HC Deb 09 November 1987 vol 122 cc16-7
70. Miss Lestor

To ask the Secretary of State for Foreign and Commonwealth Affairs when he intends to reach the United Nations target for aid of 0.7 per cent. of GNP.

73. Mrs. Margaret Ewing

To ask the Secretary of State for Foreign and Commonwealth Affairs if he has yet set any target date for increasing United Kingdom overseas aid to match United Nations guidelines as a percentage of gross domestic product.

The Minister for Overseas Development (Mr. Chris Patten)

The Government accept the United Nations target in principle. As with previous Administrations, they have not set a timetable for achieving it, but aid is now planned to grow in real terms.

Miss Lestor

Does the Minister agree that, despite the small increase that was announced last week, the amount of GNP now allocated is still well below what many of our major EEC partners give and well below the amount achieved by the previous Labour Government when they left office in 1979? Would it not be an encouragement to all those working in aid and development if he were able to state categorically that the increase will be maintained and that it will reach the United Nations target within the next year or two?

Mr. Patten

I believe that it should be an encouragement to the sort of people to whom the hon. Lady has referred that, on the figures for this year, the aid budget will be increased by £70 million next year, by £140 million the following year and by a further £185 million the year after that.

Mrs. Ewing

Has the Minister looked at early-day motion 257, which points out that the aid budget has fallen by 15 per cent. since 1979? Why are the Government so loth to set a target? What is the difficulty in naming the date?

Mr. Patten

We take very much the same view as our predecessors about this. I repeat that the aid budget did fall between 1979 and 1982, but since then it has been maintained in real terms, and this year I was extremely pleased that we were able to announce an increase in real terms.

Mr. Soames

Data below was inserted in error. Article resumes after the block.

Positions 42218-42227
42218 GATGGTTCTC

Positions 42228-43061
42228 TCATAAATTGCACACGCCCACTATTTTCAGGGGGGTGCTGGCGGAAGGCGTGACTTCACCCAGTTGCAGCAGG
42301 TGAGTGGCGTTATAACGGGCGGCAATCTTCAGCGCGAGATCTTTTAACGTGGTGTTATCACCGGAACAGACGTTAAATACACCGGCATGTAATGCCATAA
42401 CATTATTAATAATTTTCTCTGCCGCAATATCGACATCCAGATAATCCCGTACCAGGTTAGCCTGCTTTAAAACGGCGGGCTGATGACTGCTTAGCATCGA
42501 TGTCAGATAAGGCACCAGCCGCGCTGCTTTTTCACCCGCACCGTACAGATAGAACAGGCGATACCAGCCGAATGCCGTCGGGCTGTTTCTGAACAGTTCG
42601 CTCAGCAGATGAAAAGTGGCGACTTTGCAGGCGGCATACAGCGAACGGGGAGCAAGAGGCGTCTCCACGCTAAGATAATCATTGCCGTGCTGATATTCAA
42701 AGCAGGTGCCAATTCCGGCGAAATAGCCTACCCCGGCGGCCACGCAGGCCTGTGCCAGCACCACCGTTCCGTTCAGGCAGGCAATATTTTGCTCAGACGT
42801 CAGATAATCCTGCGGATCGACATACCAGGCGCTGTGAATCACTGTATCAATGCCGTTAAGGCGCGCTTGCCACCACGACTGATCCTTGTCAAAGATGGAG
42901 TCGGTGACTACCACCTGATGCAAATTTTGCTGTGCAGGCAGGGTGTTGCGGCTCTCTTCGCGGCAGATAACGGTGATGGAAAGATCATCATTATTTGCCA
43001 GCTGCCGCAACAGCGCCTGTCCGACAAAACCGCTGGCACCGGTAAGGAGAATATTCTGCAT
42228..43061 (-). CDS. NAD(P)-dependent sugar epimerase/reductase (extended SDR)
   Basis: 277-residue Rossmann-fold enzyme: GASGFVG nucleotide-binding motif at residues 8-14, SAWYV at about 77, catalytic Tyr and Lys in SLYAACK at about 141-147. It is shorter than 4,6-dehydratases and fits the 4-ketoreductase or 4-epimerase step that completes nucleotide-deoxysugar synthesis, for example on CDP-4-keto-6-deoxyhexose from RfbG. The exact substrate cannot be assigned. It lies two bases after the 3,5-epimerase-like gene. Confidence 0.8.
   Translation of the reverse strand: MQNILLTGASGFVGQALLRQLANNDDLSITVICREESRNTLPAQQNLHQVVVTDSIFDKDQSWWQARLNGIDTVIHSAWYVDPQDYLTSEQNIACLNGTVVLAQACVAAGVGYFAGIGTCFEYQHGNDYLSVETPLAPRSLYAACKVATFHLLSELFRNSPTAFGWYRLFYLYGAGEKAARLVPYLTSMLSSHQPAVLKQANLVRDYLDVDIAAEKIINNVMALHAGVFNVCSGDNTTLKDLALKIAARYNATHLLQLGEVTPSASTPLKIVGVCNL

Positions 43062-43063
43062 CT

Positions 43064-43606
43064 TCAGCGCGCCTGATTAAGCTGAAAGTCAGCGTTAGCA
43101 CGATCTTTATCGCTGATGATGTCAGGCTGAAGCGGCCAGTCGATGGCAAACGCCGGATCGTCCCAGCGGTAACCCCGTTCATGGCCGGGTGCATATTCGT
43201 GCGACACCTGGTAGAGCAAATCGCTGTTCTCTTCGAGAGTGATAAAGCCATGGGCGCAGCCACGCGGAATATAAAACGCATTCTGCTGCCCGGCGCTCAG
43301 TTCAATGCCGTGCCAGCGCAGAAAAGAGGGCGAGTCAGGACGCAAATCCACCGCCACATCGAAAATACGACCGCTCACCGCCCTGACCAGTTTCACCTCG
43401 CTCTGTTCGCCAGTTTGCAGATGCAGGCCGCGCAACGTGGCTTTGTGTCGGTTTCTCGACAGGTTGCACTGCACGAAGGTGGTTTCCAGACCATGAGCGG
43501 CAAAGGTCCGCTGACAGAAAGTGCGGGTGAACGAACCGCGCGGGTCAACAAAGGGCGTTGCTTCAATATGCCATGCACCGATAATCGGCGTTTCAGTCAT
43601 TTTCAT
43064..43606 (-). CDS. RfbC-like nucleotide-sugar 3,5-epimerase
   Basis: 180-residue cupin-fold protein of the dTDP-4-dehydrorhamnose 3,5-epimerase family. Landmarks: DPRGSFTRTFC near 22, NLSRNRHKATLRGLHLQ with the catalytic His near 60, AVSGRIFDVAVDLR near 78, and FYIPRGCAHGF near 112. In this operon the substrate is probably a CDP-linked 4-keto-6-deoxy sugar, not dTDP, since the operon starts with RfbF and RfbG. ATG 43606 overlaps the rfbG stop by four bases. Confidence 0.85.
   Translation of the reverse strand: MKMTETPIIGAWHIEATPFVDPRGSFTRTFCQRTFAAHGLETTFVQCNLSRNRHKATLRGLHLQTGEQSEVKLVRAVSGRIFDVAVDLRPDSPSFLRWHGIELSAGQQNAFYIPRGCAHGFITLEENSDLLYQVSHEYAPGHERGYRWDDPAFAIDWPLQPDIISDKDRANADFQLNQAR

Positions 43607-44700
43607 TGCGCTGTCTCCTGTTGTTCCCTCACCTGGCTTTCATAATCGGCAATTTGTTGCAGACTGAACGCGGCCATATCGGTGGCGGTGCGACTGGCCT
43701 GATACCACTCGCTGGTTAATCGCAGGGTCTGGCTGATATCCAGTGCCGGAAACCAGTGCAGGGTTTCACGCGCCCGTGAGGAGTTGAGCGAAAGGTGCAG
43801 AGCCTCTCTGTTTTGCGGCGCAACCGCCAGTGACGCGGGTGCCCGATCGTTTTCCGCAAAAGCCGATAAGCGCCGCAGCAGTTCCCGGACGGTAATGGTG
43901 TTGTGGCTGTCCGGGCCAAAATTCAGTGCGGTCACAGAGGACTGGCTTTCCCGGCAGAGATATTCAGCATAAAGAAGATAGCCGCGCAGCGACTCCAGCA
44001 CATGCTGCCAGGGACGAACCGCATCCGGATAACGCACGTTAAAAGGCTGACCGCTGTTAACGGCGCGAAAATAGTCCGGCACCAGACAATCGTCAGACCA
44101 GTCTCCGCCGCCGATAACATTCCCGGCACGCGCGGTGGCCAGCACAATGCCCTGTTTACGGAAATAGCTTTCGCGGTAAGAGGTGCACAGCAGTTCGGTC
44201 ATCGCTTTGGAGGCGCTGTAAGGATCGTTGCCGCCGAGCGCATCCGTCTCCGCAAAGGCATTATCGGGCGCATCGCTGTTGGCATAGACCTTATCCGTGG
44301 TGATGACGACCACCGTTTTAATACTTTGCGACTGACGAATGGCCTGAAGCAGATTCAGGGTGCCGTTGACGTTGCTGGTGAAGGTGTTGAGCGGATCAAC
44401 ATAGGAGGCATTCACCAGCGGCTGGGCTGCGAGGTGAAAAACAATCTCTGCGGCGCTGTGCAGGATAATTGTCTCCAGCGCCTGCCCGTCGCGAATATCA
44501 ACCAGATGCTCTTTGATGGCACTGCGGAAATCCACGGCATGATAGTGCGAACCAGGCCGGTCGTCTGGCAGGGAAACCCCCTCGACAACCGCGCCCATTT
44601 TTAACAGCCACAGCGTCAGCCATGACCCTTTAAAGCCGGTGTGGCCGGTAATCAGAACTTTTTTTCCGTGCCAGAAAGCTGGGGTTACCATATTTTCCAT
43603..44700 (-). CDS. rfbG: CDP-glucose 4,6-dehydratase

I congratulate my hon. Friend on the increases that he has achieved in the aid programme. Does he agree that what matters is not targets but the effectiveness of the aid that is delivered? Will my hon. Friend assure the House that the great burden of the aid that we give will go towards enabling people of the poorer countries to become more self-sufficient and more reliant on their own resources?

Mr. Patten

I agree with my hon. Friend about the quality of our aid programme. I am delighted that, not long ago, the OECD complimented us on the quality of our aid programme and pointed out that 75 per cent. of our aid goes to poor countries, as against an average of about 60 per cent. for other OECD donors. I believe that we should continue to concentrate on the quality and effectiveness of what we are doing.

Mr. Quentin Davies

Does my hon. Friend agree that, as my hon. Friend the Member for Crawley (Mr. Soames) has just said, it is not so much the volume of the aid as the effectiveness with which it is used that is crucial for development? Does my hon. Friend also agree that it is often much easier for charities and voluntary bodies, which do not have to work through local host Governments and become entangled to the same extent with local bureaucracy, to provide the most effective contribution to development?

Mr. Patten

I wholly agree with what my hon. Friend said. That is why I am pleased that recently we were able to announce a 50 per cent. increase for next year for the joint funding scheme, which assists non-governmental organisations, and why I am also pleased that we have been able to announce an 18 per cent. increase in the amount of money available to help British volunteers to go overseas.

Sir Russell Johnston

While we welcome the increases, we must not forget that they are increases on decreases. Is it not a matter of profound regret that in 1979, when the Government came to power, we gave more in overseas aid than France, Germany, Italy and Canada, and now all of them give more than we do? Is the Minister saying that that means that the quality of their aid has declined?

Mr. Patten

We still have the sixth largest aid programme in the world. It is extremely effective. In 1979 we were undergoing a structural adjustment programme with the support of the International Monetary Fund. Now we are able to go to the IMF and help other countries to go through structural adjustment programmes.

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